We are thrilled to announce, along with the NYC DEP, that the new Bramley Mountain Trail will be officially opened to the public on July 29 at Noon. The CMC designed and built the trail, our third in partnership with the DEP. There will be a brief ceremony followed by a guided hike. The event is free and DEP permits are not required to hike on this parcel.untitled-59
The trail is on a 1243 acre parcel and summits the mountain at 2817′, one of the two westernmost 2800+ foot peaks in the Catskills. Bramley was once the site of a fire tower. The spectacular views from the summit ledges take in parts of the southern high peaks, Mount Pisgah and the mountains traversed by the Finger Lakes Trail. A short hike west is a view over the northwestern foothills and the farms that occupy them. Other features of the hike include a significant abandoned bluestone quarry, a small pond, numerous stone walls and foundations, and the fabulous cliffs and caves that lie between the quarry and the summit.
untitled-67We invite you to come join the fun on this special day. If you can’t, the trail is open year round. The trailhead is located on Glen Burnie Rd., about 0.7 miles south of CR 18 in Delhi.

Sunday, August 14th 1 pm | Paddle the Pepacton

Experience an incredible outdoor adventure, paddling the beautiful Pepacton Reservoir. Join Catskill Mountain Club board member Ann Roberti for a scenic paddle on this recently opened NYC reservoir. Provide your own CANOE or KAYAK or rent from a local business.  We will launch promptly at 1PM from the Shavertown Bridge Recreational Boating Launch site on the north side of the bridge. 

Life jackets required. All boats must be steam cleaned prior to arrival on site and have a valid DEP access sticker. Many vendors store boats on site, requiring only that you visit the store to pay and to pick up paddles and PFDs. For more information on regulations, please visit the NYCDEP website: http://www.nyc.gov/html/dep/pdf/recreation/Pepacton_Boating_Brochure.pdf

Pre-register and questions to Ann Roberti at news@catskillmountainclub.org.

This paddle is part of Andes Community Day events.  See more by clicking here.

Directions: From SR 28/30 in Margaretville, go west about 3 miles to the dividing of the highways. Turn south onto SR 30 and go 8 miles to the Shavertown Bridge,  turning north onto CR 1 just before crossing the bridge. The Boat Launch is on the left.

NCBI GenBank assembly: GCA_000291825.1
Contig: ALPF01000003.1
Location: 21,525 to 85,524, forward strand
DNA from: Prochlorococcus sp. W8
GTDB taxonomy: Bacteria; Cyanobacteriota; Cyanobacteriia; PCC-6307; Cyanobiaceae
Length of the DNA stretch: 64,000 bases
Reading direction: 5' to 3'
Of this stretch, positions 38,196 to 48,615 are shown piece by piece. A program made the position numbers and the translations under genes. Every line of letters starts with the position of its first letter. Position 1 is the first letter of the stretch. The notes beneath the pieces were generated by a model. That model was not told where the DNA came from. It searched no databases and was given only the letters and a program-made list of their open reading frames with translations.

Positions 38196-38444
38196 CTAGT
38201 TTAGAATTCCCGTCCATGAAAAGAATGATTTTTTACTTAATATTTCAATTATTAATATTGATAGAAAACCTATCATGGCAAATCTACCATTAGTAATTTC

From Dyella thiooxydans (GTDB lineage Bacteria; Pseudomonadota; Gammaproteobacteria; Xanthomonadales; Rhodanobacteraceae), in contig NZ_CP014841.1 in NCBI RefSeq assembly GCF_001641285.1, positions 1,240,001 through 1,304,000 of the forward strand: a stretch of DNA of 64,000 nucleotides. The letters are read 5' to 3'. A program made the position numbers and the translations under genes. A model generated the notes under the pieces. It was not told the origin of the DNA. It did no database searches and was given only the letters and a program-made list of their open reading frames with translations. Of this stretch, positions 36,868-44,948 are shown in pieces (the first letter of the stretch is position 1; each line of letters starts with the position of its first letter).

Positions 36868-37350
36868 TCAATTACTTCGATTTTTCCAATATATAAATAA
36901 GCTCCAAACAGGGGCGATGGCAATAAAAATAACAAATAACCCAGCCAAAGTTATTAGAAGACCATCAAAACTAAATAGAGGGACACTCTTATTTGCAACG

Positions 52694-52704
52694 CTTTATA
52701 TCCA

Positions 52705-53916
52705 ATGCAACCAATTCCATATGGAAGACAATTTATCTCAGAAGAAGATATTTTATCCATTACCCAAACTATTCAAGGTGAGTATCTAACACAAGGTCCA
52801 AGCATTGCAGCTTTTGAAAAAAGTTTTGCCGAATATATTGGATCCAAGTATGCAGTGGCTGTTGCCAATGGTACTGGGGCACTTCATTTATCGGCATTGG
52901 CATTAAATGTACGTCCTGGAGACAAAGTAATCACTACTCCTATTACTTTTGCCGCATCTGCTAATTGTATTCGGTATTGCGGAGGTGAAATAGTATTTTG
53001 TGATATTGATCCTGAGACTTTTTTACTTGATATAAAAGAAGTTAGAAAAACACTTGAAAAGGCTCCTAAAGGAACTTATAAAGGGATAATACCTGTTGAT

From SR 28 in Andes, turn south onto CR 1 and travel 8 miles to the Shavertown Bridge Boat Launch on the right.

Saturday, July 9, 2 PM | Hike Plattekill Mt. from the Ski Center Lodge

In conjunction with the NYS Outdoor EXPO, CMC President Rick Roberts is leading a hike up Plattekill Mt. using existing ski trails. Beautiful views at the top. This moderately difficult hike is about 2.5 miles long with 800′ gain.

Wear good hiking shoes and bring plenty of water. Well behaved dogs are welcome. Pre-registration is not required for this event.

Directions: Take NYS Route 28 to NYS Route 30 in Margarettville . Go north approximately 8 miles and turn west onto Cold Spring Road. Or take NYS Route 23 to Grand Gorge and turn south onto Route 30. Go 11 miles and turn west onto Cold Spring Road.  Follow signs to Ski Plattekill  – 3 miles off Route 30.

SUNDAY, JUNE 25 | Balsam to Belleayre

IMG_1628Hike to Balsam and Belleayre Mountains. Views and more!.
Lovely 10 mile hike for experienced hikers and those seeking 3500 peaks, all trails and hundred highest! There is a lovely but serious climb up McKenley Hollow. We will traverse Balsam Mountain and go on to Belleayre where we will side track to see the sights from the ski mountain area, then end with a decent on the Cathedral Glen Trail. Come join the fun outdoors this summer! Continue reading

Thursday, June 16, 9 AM | Bramley Mountain Trail Construction One More Time

Bramley view wnwcrOn this trip we will finish the clearing of the trails and views. We’ll assess our work with an eye for small problems, checking areas where we have made improvements to be sure that they are in good condition after recent rainstorms and light use by the crew. We’ll have some tools to lend, but bring sturdy shears and/or loppers, if you have them. Work gloves will be useful. Continue reading